What was the process of filming Slut: A Documentary Film like? Is there a story or two you can share about anything that particularly impacted you?

The process of filming was really intense. Every interview we did was so moving, and I felt incredibly honored to be able to speak to these brave women who wanted to share their stories. Most media sources have focused on the story of Rehtaeh Parsons, whose family and friends spoke to us about her rape, “slut” shaming, and eventual suicide. Her story was what inspired me to start The UnSlut Project in the first place, and it is really a worst-case scenario when it comes to the repercussions of “slut” shaming. Speaking with her parents inspired me to continue to work as hard as I can to make sure what happened to her never happens to another girl. We also spoke to a woman named Allyson Pereira, who willingly sent a photo of her breasts to her high school ex-boyfriend after he promised to take her back. He spread the photo around and her life completely fell apart – simply because she had succumbed to the pressure to embody what she and many girls have been taught their entire lives is “sexy” and desirable, she lost all her friends and even her teachers turned against her.

How were you able to develop healthy attitudes about sex after dealing with sexual bullying?

I was lucky in that by the time I actually became sexually active, I was able to undo my reputation. Throughout middle school, I had believed everyone when they said I was a “slut,” and that’s how I had defined myself. But during high school, I had one boyfriend for all four years and we had sex for the first time together and really got comfortable with our bodies, which was a really great experience for me. By the time I went to college, I was comfortable having casual sex and figuring out what would work for me. I’m not sure how healthy it all was mentally – it varied from relationship to relationship – but it meant that by the time I met my now-husband, I knew what I liked, what I definitely did NOT like, and I respected myself as a sexual person.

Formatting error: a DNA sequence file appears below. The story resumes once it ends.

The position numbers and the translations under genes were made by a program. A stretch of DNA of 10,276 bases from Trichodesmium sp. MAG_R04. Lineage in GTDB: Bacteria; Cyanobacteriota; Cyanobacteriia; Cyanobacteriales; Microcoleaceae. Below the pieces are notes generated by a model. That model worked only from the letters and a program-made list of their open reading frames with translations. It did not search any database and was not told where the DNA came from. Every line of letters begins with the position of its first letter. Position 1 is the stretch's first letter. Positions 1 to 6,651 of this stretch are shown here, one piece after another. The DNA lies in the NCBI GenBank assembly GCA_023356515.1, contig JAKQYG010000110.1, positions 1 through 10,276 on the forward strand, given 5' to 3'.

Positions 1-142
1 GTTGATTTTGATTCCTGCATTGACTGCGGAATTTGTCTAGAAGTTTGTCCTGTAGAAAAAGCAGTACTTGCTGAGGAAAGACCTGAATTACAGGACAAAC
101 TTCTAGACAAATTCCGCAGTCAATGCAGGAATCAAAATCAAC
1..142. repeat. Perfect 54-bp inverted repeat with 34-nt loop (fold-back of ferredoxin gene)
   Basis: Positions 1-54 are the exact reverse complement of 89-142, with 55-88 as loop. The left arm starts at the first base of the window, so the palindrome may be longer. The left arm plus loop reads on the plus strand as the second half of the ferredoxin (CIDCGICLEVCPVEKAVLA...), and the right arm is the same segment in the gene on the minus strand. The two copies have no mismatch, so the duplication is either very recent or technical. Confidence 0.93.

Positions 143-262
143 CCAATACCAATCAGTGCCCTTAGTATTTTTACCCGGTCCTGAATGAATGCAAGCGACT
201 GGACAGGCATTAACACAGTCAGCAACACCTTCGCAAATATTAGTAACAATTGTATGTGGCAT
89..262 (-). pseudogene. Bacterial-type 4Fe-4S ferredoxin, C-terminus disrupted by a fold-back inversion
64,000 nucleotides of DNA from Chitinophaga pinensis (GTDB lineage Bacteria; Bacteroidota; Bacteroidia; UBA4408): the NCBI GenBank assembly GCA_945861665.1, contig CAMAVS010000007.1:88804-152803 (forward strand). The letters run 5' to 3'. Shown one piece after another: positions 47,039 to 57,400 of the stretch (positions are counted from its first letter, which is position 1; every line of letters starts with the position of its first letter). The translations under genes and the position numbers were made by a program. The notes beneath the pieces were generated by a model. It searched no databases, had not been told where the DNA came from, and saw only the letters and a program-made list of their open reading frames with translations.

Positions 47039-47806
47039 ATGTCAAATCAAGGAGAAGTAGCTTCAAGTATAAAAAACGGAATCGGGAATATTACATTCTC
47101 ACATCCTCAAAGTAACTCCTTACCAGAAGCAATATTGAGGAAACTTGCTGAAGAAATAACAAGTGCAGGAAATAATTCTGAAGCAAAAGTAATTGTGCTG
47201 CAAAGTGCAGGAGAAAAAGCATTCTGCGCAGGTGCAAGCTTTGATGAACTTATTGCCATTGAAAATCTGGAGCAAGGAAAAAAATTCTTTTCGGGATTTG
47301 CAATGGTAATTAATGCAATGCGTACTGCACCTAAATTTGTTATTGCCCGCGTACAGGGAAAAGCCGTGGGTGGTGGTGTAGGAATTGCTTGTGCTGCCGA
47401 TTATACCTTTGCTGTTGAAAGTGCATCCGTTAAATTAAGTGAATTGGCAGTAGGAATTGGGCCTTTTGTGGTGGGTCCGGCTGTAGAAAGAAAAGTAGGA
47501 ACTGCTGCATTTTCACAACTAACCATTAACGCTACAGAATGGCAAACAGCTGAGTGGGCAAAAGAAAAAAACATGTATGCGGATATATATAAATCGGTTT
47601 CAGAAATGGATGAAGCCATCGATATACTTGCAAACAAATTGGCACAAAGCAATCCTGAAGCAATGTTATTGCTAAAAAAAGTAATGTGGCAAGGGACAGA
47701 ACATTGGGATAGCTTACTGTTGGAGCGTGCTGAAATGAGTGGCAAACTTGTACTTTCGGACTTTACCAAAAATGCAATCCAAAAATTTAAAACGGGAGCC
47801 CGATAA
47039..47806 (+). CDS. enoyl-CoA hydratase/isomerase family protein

What is your advice to young women attempting to have a positive relationship with sex after experiencing sexual bullying?

My advice is to communicate and to be honest with yourself. Some potential partners won’t want to communicate about sex – that’s a huge red flag that you should not move forward with them. If you can talk openly about your insecurities and what your hopes are for your sexual future, that’s a great sign that the sex you have with that partner will be fun, safe, and pleasurable. If you don’t feel like you are ready to think critically and talk openly about your sex life, take some more time.

What’s the status of your campaign to help finish your documentary? What’s next for the film and for The UnSlut Project?

We surpassed our crowdfunding goal for post-production! In addition to our 375 Kickstarter backers who helped us fund production, we now have 460 new backers on the platform Seed & Spark, which we used for this most recent campaign. It’s wonderful to have so many people from all over the world on board! So we’re diving right into post-production and plan to have the film ready by the end of the year. We’ll be using the platform Tugg.com, which allows for crowd-sourced screenings in venues all over the world, whether they’re theaters, community centers, and or even living rooms! My diary/memoir will be released by Zest Books in December, so we hope to align the book tour with a screening tour and start a lot of community-based conversations.